Snow north of Galena Pass

The snow continued (although not sticking on the road) and the temperature dropped.

Snow south of Galena Pass

The forecast for tomorrow looks like a bit of rain, so we may not be going very far from town.  But who knows what lies ahead.

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Idaho Falls and Grand Tetons NP

Idaho Falls, ID

We continued our journey south from Butte, MT for 200 miles into Idaho.  We had reservations for a three day visit to Idaho Falls, Idaho’s second largest city (after Boise) located along the Snake River.

The “falls” in Idaho Falls is a series of small falls and a spillway where the river “falls”over a concrete barrier and a wall of rocks.

The city maintains an extensive river walk featuring running and biking trails along several miles of the Snake River as it flows through the center of town.

Japanese garden along the river walk

One day during our stay in Idaho Falls we took a day trip to the east to visit Grand Teton National Park.  The drive from Idaho Falls is very scenic, with the highlight the crossing of Teton Pass between Victor, ID and Jackson, WY at 8,431 feet.

View east from Teton Pass

At the bottom of the pass we turned north on WY 390 (Moose Wilson Rd) toward the entrance to Grand Teton National Park, driving along the beautiful Teton Range.

Once in the park, we drove up a rough, dirt road to the trailhead for the Death Canyon Trail.  We intended to hike a mile up the trail to an overlook for Phelps Lake.

Phelps Lake from the overlook

We didn’t intend to go any further, but another hiker said there were some nice views if you continued down to the lake from the overlook.  So we added another mile and went down the steep trail to a spot near the lake.

Heading down toward the lake

One of many waterfalls along the lake

What goes down must come up!

Once we returned to the Jeep we continued north through the park.  As we passed a swampy area we spotted this girl enjoying lunch.

A second moose sighting was a young buck

Once we exited the park we returned back down US 26 toward Jackson.  That route has a great view of the Tetons.

We had to drive through Jackson, a crowded tourist town, to get to the route back to Idaho Falls.  While going through town we passed a park with the famous arch
of shed elk antlers,

Many people brighten up the back of their RV with some sort of beautiful artwork.  We’ve not done that for many reasons, but while driving through the RV park in Idaho Falls, we spotted a picture that we are thinking of putting on the back of our motorhome.

 

 

Next up is a visit to the ski resort area of Sun Valley, ID.  More on that later . . .

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The Richest Hill on Earth – Butte, MT

Butte, MT

We left Helena and headed south on I-15 for a short drive of about 70 miles to the city of Butte.  There was nothing in particular that we wanted to see there, but since it was on our route, we thought it might merit a visit.  So we made a three night reservation at the Butte KOA and, once set up there, headed over to the visitor center next to the park to see what we might want to visit in the area.  It turns out Butte is a pretty interesting town, with plenty of history.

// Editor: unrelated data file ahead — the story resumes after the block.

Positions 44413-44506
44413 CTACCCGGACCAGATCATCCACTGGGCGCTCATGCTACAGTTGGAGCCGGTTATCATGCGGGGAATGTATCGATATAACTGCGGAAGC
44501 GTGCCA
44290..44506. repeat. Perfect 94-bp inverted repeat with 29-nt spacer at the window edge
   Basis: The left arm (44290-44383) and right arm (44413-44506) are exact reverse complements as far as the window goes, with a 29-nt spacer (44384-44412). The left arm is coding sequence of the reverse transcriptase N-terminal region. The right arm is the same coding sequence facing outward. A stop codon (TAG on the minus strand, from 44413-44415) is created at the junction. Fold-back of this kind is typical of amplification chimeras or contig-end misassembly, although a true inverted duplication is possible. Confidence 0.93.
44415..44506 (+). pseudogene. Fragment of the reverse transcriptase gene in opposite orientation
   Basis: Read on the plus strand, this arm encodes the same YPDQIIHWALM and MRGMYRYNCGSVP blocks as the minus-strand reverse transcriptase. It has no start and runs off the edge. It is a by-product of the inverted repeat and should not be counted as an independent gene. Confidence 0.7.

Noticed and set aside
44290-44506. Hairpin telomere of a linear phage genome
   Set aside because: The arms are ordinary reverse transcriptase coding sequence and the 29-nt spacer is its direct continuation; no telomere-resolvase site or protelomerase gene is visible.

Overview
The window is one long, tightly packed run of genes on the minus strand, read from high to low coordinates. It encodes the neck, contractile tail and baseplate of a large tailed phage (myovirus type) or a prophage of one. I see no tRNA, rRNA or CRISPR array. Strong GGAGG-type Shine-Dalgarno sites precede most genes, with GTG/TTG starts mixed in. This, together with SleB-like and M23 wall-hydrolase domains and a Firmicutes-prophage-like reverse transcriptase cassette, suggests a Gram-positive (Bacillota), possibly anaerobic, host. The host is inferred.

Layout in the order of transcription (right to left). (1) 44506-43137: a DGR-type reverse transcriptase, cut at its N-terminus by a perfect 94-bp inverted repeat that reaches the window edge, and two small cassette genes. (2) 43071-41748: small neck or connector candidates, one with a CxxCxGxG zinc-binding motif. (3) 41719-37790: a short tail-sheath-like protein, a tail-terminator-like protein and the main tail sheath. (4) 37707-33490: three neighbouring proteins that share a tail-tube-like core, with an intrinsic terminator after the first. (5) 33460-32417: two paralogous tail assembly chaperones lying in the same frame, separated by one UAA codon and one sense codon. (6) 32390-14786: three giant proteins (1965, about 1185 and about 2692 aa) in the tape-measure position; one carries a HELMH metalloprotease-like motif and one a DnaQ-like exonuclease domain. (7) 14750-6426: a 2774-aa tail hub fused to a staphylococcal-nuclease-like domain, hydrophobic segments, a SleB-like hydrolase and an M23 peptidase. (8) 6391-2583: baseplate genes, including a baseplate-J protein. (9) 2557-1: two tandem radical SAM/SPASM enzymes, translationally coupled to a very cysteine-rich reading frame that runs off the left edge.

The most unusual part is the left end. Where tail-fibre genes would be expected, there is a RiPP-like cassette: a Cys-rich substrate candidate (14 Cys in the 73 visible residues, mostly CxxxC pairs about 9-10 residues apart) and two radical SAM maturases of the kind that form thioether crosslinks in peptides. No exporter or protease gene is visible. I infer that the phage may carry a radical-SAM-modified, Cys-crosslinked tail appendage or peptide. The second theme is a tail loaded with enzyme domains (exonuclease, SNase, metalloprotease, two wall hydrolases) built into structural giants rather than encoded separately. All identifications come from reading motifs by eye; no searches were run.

Downtown Butte, MT

Established in 1864 as a mining camp , Butte experienced rapid development in the late 1900’s, and was Montana’s first major industrial city.  In its heyday it was one of the largest copper boomtowns in the west.

Butte’s slogan is the “richest hill on earth.”  Over the course of its history, Butte’s mining operations generated an excess of $48 billion worth of gold, silver, and copper.  But the mining has also resulted in numerous environmental implications for the city and it is the site of the largest superfund effort in the U.S which include removing and cleaning the soil, as well as, adding many walking/biking trails throughout the town and hillsides.  Today the hill overlooking the city contains the remains (huge headframes or main above-ground structures) of numerous shafts mines with a three mile walking/biking loop that highlights each mine.

The Con – Mountain Con Mine

Butte’s elevation is over a mile high, the Con is a mile deep

As we drove around the mining hillside on the north side of the city we came upon a memorial to the 1917 Speculator Mine Disaster, the most deadly event in underground hard rock mining in U.S. history.  As part of a fire safety system, the mining company was installing an electric cable down into the Granite Mountain mine.  During installation the cable fell into an area approximately 2,500 feet below the surface and was damaged. When a foreman with a carbide lamp tried to inspect the damage, he accidentally ignited the oil-soaked cloth insulation on the cable. The fire quickly climbed the cable, and turned the shaft into a chimney, igniting the timbers in the shaft and consuming oxygen in the mines.

A total of 168 miners died in the ensuing blaze, most from asphyxia. Some of the miners did not die immediately, they survived for a day or two in the tunnels underground.  Some left notes written while they waited in hopes of rescue.  A few managed to barricade themselves behind bulkheads in the mine and were rescued after as long as 55 hours.

The Butte Chamber of Commerce offers a trolley car tour of the city leaving periodically each day from the visitor center next door to the RV park.  We purchased tickets in the morning and boarded the trolley for the noon tour.

The tour meandered through the city while the driver, a life long resident of Butte, gave an interesting running narration of the sights.  The trolley only makes one stop, a visit to the Berkeley Pit, a former open pit copper mine opened in 1955 and closed in 1982.

A young, energetic couple block the mine entrance

A tunnel leads through the surrounding wall of the pit to an observation deck.

Once everyone on the tour was on the observation deck our guide, Mark, gave a short talk explaining some interesting information about the mine and efforts to clean contaminated water seeping into it.